DONOVAN - Ten years ago I listed this Scottish bard as a long shot to make the Hall. Now I'm not so sure. Since that time, he has experienced somewhat of a resurgence, his compositions popping up in movie soundtracks and commercials, DVDs and boxed sets, while he pops up in concert appearances.
And suddenly, perhaps amazingly, this year he pops up on the list of nominees for the Rock & Roll Hall of Fame for the first time. Not one to laud praise on this organization's nomination committee, this time I gladly tip my cap.
Of all the artists who made it big in the '60s, perhaps none represents the "flower power" age better than Donovan. A folkie considered a European clone of Bob Dylan at first, Donovan quickly discarded his guitar/harmonica approach and branched into other areas much as Dylan did by going electric. But the music Donovan created was much more diversified than his American counterpart as far as style and instrumentation was concerned. And while his music was all over the map, his voice proved an anchor. As soon as you heard it, you knew it was Donovan, from his ominous breathing/hum countdown at the start of "Hurdy Gurdy Man" to the "Elec Trickle Banana" of "Mellow Yellow." From his "Ah, when I look outa my window" vocal start of "Season of the Witch" to his " "Superman or Green Lantern ain't got a-nothin' on me" from "Sunshine Superman," Donovan made an unmistakable mark on the musical landscape.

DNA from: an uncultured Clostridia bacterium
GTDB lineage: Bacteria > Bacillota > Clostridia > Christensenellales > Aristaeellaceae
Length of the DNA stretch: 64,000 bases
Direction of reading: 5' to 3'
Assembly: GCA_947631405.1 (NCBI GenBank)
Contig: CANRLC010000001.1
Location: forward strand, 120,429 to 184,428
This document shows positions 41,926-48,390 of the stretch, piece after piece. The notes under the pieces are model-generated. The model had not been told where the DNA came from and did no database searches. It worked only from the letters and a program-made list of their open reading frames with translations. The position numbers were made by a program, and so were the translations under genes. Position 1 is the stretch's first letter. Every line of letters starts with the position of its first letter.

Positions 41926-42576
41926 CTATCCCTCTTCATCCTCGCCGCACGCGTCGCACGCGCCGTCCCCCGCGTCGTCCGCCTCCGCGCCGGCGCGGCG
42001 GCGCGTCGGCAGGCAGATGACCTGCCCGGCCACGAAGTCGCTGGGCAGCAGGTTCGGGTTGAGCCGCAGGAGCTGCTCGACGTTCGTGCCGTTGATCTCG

No one before or since sounded like Donovan and his recordings, particularly the "Sunshine Superman" and "Mellow Yellow" albums, stand up to any recordings made even today. They remain as distinctive now as they were back then.